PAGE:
A good film with a careful balance of comedy and poignancy.
Green Book tells the true story of Italian-American nightclub bouncer Tony ‘Lip’ Vallelonga (Viggo Mortensen), who takes on the job of driver for concert pianist Dr. Donald ‘Don’ Shirley (Mahershala Ali). Not only is Tony responsible for getting Don to every concert, but also he must help Don to make it through his tour of the Deep South unharmed, as he is an African-American and this is the 1960s.
When the audience sees Mortensen embracing the stereotypical sloppy, less-educated Italian-American image and how this is juxtaposed with Ali’s educated, refined, classically trained persona, one would be forgiven for predicting a feel-good story of an unlikely friendship forming due to the close proximity and shared experiences of two unlikely souls. This is only further supported by the listing of Peter Farrelly as writer-director, for out of this brain also came the likes of There’s Something About Mary and Dumb and Dumber. However, the slap-stick style that the Farrelly brothers are known for never dilutes the importance of this story of racial profiling and prejudice.
Perhaps this is because a writing credit is also given to Nick Vallelonga, real-life son to Mortensen’s character. Vallelonga’s inputs also make for an intriguing interpretation of the use of Italian-American stereotypes, which Mortensen utilises for the majority of laughs that the film produces. With a focus upon the African-American experience, it is less obvious that other minority groups within American society are also largely generalised in this film, the Tony we first meet might as well be one of Fat Tony’s henchmen from The Simpsons. This may be because the image of big, shouting, Italian families eating copious Italian food, feels harmless as a stereotype because it insights a sense of homeliness and familial love. However, the danger is to cast aspersions, be they seemingly innocent or otherwise. Yet, with Tony’s own son on the writing team, one feels that what we see, must actually be vaguely like what the real Vallelonga household looked like. Be that as it may, it makes the opening of the film feel very formulaic: here is the protagonist, a diamond in the rough, who will learn and grow from his experiences with the refined teaching of the sophisticated but snooty, pianist. Yet, the film is able to rise above this sense of inevitability it seems to initially establish for itself.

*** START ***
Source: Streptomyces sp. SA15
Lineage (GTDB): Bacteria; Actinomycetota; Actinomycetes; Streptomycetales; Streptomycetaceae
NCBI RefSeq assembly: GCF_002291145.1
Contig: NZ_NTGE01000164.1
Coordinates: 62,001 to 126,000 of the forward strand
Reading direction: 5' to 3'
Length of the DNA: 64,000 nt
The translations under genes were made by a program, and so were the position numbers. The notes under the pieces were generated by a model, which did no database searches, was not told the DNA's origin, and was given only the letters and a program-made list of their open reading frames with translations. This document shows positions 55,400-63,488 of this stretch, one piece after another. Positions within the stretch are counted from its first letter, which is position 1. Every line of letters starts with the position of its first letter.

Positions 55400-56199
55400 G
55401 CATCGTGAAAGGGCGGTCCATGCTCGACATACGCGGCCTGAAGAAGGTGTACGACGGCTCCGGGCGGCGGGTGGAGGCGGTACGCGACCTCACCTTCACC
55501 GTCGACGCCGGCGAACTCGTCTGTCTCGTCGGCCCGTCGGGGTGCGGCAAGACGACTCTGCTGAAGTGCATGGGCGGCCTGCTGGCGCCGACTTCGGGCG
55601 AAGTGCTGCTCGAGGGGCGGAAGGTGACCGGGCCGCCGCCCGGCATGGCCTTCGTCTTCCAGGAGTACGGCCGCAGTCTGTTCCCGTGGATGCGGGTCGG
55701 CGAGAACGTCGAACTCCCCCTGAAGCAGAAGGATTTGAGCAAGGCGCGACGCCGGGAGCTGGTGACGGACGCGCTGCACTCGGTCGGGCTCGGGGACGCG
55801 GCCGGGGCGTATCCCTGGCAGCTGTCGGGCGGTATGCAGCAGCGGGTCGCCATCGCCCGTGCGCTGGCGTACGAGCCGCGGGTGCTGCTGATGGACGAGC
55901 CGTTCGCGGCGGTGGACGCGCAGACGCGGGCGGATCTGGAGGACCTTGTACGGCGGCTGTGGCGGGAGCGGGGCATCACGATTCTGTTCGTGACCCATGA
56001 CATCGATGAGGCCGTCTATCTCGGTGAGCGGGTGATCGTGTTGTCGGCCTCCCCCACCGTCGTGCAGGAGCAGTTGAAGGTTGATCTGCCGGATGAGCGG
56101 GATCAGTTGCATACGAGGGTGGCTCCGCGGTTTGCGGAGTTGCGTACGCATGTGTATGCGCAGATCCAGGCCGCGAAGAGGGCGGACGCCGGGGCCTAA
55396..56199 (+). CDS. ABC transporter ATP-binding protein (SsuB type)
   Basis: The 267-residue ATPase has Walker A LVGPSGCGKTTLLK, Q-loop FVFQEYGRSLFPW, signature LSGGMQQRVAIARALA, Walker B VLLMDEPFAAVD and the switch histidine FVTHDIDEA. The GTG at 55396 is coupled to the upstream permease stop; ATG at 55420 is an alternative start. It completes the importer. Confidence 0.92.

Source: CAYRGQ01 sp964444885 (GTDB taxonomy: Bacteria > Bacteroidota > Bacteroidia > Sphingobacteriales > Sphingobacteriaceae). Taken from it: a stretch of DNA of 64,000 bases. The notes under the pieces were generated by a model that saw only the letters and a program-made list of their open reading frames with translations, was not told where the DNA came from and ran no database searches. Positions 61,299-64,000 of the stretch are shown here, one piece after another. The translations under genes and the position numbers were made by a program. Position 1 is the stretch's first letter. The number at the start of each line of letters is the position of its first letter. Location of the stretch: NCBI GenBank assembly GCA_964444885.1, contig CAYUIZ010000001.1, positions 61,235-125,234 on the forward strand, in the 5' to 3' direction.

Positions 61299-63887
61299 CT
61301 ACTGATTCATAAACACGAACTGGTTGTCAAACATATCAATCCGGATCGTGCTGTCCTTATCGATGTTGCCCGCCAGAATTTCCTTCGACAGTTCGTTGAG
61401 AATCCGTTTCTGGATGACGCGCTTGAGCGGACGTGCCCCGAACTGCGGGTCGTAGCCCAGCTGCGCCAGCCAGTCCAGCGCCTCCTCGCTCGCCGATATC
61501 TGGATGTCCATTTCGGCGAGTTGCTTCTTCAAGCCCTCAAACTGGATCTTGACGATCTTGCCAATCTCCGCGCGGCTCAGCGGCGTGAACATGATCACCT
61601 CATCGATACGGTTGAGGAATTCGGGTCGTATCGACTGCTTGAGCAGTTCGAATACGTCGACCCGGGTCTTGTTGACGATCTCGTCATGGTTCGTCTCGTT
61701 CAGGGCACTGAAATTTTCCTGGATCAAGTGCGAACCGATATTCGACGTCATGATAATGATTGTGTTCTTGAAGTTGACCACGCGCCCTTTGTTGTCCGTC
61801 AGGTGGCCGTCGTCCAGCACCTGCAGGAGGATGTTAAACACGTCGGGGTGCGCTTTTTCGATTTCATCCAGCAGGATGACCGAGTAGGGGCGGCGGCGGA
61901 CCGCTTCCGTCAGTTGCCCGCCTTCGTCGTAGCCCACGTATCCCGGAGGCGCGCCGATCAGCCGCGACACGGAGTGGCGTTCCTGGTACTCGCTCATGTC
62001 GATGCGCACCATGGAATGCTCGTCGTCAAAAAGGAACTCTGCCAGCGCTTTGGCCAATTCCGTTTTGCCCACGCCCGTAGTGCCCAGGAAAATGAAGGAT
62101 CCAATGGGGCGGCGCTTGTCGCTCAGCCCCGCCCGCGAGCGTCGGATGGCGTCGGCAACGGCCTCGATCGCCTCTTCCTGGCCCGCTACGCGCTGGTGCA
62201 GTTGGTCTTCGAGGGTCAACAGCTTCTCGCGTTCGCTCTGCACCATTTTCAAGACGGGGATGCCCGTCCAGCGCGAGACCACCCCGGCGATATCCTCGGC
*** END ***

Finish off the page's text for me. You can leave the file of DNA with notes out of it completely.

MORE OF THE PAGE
There are two key elements that help Green Book to achieve the almost impossible task of elevating beyond the predictable. Firstly, the expert performances of both Mortensen and Ali. Despite being given dialogue and direction that is, at times, indicative of slap-stick humour (old habits die-hard for Farrelly it would seem), Mortensen delivers a performance that offers moments of light, comedic relief to contrast the more intense dry wit of Ali’s extremely self-composed performance. Comedy is not a genre readily associated with Mortensen, but when his lines land with the audience, the laughs are enjoyable without guilt or coercion.